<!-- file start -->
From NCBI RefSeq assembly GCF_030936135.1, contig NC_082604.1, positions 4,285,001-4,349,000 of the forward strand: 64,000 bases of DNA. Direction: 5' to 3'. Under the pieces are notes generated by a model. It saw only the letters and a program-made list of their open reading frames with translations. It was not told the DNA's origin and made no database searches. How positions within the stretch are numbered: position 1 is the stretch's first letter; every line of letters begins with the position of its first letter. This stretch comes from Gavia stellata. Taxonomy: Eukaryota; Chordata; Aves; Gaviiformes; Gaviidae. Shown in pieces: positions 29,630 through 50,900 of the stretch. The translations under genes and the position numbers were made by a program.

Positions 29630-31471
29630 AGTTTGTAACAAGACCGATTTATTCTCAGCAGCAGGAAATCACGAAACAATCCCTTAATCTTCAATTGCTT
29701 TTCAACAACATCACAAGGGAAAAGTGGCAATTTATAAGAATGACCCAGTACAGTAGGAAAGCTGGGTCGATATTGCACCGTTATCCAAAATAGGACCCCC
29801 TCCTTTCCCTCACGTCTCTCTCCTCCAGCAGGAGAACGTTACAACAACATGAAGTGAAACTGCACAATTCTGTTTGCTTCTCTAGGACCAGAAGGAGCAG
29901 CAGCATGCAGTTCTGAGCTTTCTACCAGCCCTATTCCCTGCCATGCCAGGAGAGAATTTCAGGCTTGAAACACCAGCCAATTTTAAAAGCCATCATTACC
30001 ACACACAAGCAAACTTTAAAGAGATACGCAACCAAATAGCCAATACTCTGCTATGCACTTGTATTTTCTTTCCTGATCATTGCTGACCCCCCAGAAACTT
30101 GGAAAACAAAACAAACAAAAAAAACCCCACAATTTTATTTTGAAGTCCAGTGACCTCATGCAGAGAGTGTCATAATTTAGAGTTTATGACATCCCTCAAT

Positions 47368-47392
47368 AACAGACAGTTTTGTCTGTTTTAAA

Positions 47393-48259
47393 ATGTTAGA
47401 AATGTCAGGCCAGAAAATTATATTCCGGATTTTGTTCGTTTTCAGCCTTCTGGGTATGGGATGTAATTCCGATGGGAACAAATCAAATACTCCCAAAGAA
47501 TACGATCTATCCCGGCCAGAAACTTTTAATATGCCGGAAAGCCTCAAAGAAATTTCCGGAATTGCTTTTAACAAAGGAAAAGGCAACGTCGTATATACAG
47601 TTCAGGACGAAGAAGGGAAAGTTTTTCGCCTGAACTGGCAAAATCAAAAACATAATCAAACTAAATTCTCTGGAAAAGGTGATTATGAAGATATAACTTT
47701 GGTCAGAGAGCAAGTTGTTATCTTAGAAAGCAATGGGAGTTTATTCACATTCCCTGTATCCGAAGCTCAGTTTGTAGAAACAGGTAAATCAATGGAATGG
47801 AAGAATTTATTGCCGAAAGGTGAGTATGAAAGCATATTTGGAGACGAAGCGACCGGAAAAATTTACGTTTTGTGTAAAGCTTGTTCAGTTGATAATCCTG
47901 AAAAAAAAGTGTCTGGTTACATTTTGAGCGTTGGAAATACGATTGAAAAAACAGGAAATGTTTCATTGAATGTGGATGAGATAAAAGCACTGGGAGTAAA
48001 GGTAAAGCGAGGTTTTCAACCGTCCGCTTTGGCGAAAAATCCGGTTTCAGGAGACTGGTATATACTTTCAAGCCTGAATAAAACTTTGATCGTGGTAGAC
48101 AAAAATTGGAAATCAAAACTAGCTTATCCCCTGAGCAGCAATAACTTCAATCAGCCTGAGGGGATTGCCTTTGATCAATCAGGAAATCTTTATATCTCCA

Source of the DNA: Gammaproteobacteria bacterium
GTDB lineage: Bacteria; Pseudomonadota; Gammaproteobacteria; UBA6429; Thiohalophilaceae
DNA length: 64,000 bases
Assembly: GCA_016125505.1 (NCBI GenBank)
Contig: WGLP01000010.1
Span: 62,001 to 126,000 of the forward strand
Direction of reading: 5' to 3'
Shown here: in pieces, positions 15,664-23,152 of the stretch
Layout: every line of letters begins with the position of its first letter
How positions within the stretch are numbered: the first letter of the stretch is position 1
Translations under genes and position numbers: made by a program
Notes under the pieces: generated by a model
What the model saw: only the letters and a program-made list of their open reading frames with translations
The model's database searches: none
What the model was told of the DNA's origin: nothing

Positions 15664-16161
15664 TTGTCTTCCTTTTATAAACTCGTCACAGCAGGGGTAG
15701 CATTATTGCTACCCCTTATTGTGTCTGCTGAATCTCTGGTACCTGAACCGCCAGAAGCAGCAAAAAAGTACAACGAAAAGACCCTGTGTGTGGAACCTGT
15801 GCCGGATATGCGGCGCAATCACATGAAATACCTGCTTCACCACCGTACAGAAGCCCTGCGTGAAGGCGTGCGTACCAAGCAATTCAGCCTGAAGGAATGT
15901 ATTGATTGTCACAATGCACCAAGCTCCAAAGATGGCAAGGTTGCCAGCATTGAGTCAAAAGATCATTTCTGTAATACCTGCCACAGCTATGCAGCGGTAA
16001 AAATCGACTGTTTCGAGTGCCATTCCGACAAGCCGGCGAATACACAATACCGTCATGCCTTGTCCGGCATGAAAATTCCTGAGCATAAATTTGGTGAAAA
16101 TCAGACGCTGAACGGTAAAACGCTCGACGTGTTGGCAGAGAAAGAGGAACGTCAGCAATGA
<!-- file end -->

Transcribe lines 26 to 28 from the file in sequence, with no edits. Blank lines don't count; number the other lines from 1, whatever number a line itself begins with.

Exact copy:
Span: 62,001 to 126,000 of the forward strand
Direction of reading: 5' to 3'
Shown here: in pieces, positions 15,664-23,152 of the stretch